Defamation / Reputation
Johnson v. Steele
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The Banjaluka District Court (“BDC”) in Bosnia and Herzegovina held that if an allegedly defamatory interview gets published in an online article, then the author of the article will be liable for defamation, not the interviewed person. The plaintiff, S.D., sued the defendant D.R. over an interview which he gave to a local journalist about political corruption. The published article quoted D.R. as alleging that S.D. was involved in a variety of illicit activities. Following publication, the plaintiff lodged a lawsuit which was denied by both the first-instance court and the second-instance court (BDC). The case law holds that in such cases a lawsuit should be directed against the author of the article, rather than the person who gave a certain statement in an interview.
The defendant (D. R.) gave an interview which was later published on the website “I.net” on October 30, 2016, in an article under the headline: “We defeated political corruption”. The author of the online article was M. K. In the interview, the defendant named the plaintiff (S. D.) as one of the major participants in political corruption in a local community involving the “political trade”, which entails paying local politicians to change a political party. The defendant also claimed that the plaintiff caused a political crisis in a local community and prevented an investment of 670.000 EUR in a particular municipality.
After reading the article, the Plaintiff issued proceedings against the defendant and adduced expert medical evidence that the article had caused him mental suffering. The court held that the article was defamatory, but denied the claim on the basis that it should have been raised against the author of the article (M. K.) and not the defendant. The plaintiff appealed to the BDC arguing that the defendant could be held liable for defamation under the Defamation Act of Republika Srpska (“DARS”).
The BDC upheld the lower court’s ruling. The Court had to examine if the defendant fell within the scope of Article 5 (1) of DARS which stipulates that the following can be held liable for defamation: (1) an author, (2) an editor, (3) a publisher, (4) a person who otherwise effectively controls the content of an expression, and (5) a legal person that publishes an expression.
The BDC found that Article 5(1) of the DARS applied because the defendant published the statement on the internet portal. It went on: “however, the defendant who is not the author of the text cannot be held liable when a defamatory expression is presented through the media article. According to DARS, the author is not a person who gave information or a statement to the media (in this case the defendant), but a person who deals with a particular topic within the published information (in this case the journalist M. K.). For these reasons, in the opinion of this Court, persons liable for the expressions in the text entitled “We defeated political corruption” published on the internet portal … are those persons named in Article 5 of DARS, and not the defendant”.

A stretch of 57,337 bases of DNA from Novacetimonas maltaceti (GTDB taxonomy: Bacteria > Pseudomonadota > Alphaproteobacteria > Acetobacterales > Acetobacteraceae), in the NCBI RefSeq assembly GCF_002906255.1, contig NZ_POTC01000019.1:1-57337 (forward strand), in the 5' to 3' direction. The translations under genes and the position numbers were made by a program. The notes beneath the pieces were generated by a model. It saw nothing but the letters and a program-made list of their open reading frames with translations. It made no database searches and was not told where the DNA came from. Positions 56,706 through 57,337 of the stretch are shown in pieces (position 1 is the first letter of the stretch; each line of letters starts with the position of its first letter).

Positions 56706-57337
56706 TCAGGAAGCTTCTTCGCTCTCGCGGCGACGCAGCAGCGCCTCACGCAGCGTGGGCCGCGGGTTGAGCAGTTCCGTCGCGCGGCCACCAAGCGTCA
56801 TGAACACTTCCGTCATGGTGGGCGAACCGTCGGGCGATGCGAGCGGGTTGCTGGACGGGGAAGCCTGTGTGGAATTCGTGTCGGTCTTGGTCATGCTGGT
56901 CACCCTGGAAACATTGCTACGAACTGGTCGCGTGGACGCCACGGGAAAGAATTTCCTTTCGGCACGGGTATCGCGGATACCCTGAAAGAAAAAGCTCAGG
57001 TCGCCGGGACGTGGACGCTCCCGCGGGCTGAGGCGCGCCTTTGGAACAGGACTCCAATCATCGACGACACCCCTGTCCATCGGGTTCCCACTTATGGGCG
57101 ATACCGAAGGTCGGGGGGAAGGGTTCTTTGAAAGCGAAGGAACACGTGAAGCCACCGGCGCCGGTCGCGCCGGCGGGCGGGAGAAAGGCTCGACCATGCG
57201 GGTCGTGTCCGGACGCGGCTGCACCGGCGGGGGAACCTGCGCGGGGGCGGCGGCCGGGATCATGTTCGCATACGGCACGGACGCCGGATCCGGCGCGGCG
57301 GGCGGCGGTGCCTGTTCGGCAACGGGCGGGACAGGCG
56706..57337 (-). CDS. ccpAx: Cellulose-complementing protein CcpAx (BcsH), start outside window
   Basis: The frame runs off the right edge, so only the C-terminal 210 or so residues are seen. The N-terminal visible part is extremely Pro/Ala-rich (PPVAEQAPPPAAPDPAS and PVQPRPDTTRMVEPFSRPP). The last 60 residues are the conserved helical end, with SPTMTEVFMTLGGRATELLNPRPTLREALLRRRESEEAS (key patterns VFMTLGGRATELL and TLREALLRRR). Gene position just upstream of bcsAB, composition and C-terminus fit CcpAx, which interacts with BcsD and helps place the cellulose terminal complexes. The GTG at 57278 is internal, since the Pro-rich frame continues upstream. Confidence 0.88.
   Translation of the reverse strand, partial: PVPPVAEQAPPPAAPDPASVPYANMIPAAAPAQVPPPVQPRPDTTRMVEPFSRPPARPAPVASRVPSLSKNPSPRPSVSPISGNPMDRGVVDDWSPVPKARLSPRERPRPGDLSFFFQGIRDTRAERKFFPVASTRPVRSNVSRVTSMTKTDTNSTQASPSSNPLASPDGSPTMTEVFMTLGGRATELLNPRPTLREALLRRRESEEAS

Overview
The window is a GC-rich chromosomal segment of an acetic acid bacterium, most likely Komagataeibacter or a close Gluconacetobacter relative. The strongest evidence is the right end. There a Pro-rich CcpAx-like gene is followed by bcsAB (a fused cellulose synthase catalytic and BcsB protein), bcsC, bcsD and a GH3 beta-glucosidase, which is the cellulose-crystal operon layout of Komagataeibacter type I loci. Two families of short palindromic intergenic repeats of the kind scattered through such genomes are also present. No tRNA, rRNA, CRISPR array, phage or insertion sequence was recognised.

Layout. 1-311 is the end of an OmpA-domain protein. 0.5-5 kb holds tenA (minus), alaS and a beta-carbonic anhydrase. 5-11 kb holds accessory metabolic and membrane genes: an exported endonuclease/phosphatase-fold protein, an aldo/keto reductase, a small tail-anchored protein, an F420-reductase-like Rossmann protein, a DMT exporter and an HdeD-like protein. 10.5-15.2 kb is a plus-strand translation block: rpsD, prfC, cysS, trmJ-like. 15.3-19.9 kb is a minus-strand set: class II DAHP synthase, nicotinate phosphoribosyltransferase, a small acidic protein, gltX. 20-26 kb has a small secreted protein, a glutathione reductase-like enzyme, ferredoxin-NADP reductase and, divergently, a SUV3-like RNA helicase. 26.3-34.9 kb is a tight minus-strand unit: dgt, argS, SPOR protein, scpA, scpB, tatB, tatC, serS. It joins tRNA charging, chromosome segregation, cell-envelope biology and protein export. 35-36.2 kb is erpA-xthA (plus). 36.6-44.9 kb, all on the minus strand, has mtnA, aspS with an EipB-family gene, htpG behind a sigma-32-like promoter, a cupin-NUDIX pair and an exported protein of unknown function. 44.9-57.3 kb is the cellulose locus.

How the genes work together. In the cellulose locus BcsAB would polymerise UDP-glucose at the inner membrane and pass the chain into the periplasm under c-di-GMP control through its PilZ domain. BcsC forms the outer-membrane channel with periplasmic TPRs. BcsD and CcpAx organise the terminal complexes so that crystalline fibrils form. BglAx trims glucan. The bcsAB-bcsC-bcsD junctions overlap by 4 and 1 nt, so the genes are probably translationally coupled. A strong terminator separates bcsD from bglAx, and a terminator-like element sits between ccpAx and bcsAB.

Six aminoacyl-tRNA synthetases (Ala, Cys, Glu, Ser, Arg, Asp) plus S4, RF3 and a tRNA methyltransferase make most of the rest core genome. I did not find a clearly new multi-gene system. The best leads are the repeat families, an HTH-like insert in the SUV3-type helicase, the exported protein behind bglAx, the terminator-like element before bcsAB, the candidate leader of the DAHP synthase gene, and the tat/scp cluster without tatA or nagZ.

The plaintiff also claimed, that if the DARS had not been applicable in this case, then the Obligation Act (“OA”) should have been applied. However the BDC rejected the argument, on the basis that DARS is lex specialis (a law governing a specific subject matter) and there is no opportunity to apply OA, which is a law governing only general matters. The Court stated: “the author of the published text was the person who should have checked the truthfulness of the information given by the defendant before publishing the text on the internet portal and making the content of the disputed statement available to the public. In the present case, the first-instance court correctly applied the substantive law by invoking the provisions of the DARS”.
Decision Direction indicates whether the decision expands or contracts expression based on an analysis of the case.
Even though the outcome of the case promotes freedom of expression, the court’s reasoning is highly questionable. It is hard to reconcile this conclusion with the European Court of Human Rights’ (ECtHR) decision in the case of Jersild v Norway [par. 35] where the ECtHR stated: “the punishment of a journalist for assisting in the dissemination of statements made by another person in an interview would seriously hamper the contribution of the press to discussion of matters of public interest and should not be envisaged unless there are particularly strong reasons for doing so”. The liability in these types of cases should primarily be on the person who is the source of the defamatory statements and journalists’ liability should be secondary. To conclude, it follows that the case law in Republika Srpska (one of the two sui generis federal units in B&H) is not aligned with the European human rights standards. It simply contravenes the power of logic to say that an author of an article is liable for defamation, but not an interviewed person. The same criticism can be traced in one of the manuals of freedom of expression in Bosnia and Herzegovina on the following link (p. 153): https://2am-objavi-ba.s3.amazonaws.com/wp-content/uploads/2017/11/03091636/Medijsko-pravo-u-BiH.pdf
It should also be noted that, as a rule, the lower courts do not explicitly rely on the domestic (Constitutional Court of Bosnia and Herzegovina) or regional (ECtHR) case law and even when they do, they do so without a clear reference to specific cases.
Global Perspective demonstrates how the court’s decision was influenced by standards from one or many regions.
Case significance refers to how influential the case is and how its significance changes over time.
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